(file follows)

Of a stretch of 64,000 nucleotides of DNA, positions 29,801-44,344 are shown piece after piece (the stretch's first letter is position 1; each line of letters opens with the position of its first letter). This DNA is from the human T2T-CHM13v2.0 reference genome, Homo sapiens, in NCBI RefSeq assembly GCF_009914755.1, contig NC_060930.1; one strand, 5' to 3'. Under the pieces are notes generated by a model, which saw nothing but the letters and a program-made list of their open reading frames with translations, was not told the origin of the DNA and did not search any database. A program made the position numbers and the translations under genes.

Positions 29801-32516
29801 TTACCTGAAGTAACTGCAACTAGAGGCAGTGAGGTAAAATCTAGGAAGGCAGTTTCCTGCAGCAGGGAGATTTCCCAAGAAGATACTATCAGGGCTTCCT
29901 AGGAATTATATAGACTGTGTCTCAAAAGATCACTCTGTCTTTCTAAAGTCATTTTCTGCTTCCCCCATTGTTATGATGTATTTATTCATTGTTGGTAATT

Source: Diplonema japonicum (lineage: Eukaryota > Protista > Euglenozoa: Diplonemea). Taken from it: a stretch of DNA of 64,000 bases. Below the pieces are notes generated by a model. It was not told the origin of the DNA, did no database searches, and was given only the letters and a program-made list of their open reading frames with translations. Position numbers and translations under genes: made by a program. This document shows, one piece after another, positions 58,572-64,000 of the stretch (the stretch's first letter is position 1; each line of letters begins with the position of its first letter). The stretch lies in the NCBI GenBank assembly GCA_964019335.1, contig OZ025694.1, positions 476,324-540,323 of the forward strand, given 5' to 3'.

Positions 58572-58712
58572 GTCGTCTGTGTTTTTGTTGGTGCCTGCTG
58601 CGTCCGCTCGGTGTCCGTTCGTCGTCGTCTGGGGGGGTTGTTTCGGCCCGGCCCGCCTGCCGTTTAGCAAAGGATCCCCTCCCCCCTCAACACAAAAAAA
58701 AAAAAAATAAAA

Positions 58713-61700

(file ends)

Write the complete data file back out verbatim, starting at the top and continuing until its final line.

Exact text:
Of a stretch of 64,000 nucleotides of DNA, positions 29,801-44,344 are shown piece after piece (the stretch's first letter is position 1; each line of letters opens with the position of its first letter). This DNA is from the human T2T-CHM13v2.0 reference genome, Homo sapiens, in NCBI RefSeq assembly GCF_009914755.1, contig NC_060930.1; one strand, 5' to 3'. Under the pieces are notes generated by a model, which saw nothing but the letters and a program-made list of their open reading frames with translations, was not told the origin of the DNA and did not search any database. A program made the position numbers and the translations under genes.

Positions 29801-32516
29801 TTACCTGAAGTAACTGCAACTAGAGGCAGTGAGGTAAAATCTAGGAAGGCAGTTTCCTGCAGCAGGGAGATTTCCCAAGAAGATACTATCAGGGCTTCCT
29901 AGGAATTATATAGACTGTGTCTCAAAAGATCACTCTGTCTTTCTAAAGTCATTTTCTGCTTCCCCCATTGTTATGATGTATTTATTCATTGTTGGTAATT

Source: Diplonema japonicum (lineage: Eukaryota > Protista > Euglenozoa: Diplonemea). Taken from it: a stretch of DNA of 64,000 bases. Below the pieces are notes generated by a model. It was not told the origin of the DNA, did no database searches, and was given only the letters and a program-made list of their open reading frames with translations. Position numbers and translations under genes: made by a program. This document shows, one piece after another, positions 58,572-64,000 of the stretch (the stretch's first letter is position 1; each line of letters begins with the position of its first letter). The stretch lies in the NCBI GenBank assembly GCA_964019335.1, contig OZ025694.1, positions 476,324-540,323 of the forward strand, given 5' to 3'.

Positions 58572-58712
58572 GTCGTCTGTGTTTTTGTTGGTGCCTGCTG
58601 CGTCCGCTCGGTGTCCGTTCGTCGTCGTCTGGGGGGGTTGTTTCGGCCCGGCCCGCCTGCCGTTTAGCAAAGGATCCCCTCCCCCCTCAACACAAAAAAA
58701 AAAAAAATAAAA

Positions 58713-61700